Mechanical hip pain typically has been associated either with dynamic factors resulting in abnormal stress and contact between the femoral head and acetabular rim when the hip is in motion or with static overload stresses related to insufficient congruency between the head and acetabular socket in the axially loaded (standing) position. Compensatory motion may adversely affect the dynamic muscle forces in the pelvic region, leading to further strain and pain. Hip pain related to static overload stresses may also be localized to the anteromedial groin, but compensatory dysfunction of the periarticular musculature may lead to muscular fatigue and associated pain throughout the hip. As our understanding of hip joint mechanics has advanced, it has become increasingly apparent that hip pain in the absence of osteoarthritis may be due to a complex combination of mechanical stresses, both dynamic and static. With an emphasis on findings in the recent literature, this review will describe the dynamic and static factors associated with mechanical hip pain, the combinations of dynamic and static stresses that are commonly identified in hip pain, and common patterns of compensatory injury in patients with femoroacetabular impingement.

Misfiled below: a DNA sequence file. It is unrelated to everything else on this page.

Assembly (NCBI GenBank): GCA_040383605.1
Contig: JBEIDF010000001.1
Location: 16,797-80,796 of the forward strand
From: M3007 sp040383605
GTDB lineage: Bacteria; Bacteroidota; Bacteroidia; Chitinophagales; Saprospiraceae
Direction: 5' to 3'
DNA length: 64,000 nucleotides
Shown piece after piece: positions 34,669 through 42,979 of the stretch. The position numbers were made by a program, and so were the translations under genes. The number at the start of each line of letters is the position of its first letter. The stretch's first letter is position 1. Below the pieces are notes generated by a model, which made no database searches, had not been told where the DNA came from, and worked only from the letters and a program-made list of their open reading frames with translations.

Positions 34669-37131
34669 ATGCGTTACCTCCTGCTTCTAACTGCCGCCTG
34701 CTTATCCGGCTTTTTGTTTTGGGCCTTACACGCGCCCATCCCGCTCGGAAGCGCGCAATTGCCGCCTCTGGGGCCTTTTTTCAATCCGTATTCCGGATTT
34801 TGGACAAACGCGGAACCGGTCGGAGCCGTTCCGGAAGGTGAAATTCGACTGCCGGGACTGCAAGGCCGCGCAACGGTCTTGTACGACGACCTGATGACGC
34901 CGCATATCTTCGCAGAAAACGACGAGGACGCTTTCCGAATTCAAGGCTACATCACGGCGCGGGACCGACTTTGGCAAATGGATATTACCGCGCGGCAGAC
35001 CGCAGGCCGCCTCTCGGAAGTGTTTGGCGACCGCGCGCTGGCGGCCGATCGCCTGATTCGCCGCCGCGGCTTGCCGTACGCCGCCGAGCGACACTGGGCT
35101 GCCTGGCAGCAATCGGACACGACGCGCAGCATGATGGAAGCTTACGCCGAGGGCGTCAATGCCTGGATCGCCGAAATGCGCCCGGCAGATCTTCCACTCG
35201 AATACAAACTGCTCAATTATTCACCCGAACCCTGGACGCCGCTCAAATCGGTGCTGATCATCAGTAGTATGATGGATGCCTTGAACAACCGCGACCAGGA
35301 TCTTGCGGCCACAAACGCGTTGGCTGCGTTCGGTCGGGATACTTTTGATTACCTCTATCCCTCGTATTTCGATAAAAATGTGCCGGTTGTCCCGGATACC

Copyright Â© 2011 Arthroscopy Association of North America. Published by Elsevier Inc. All rights reserved.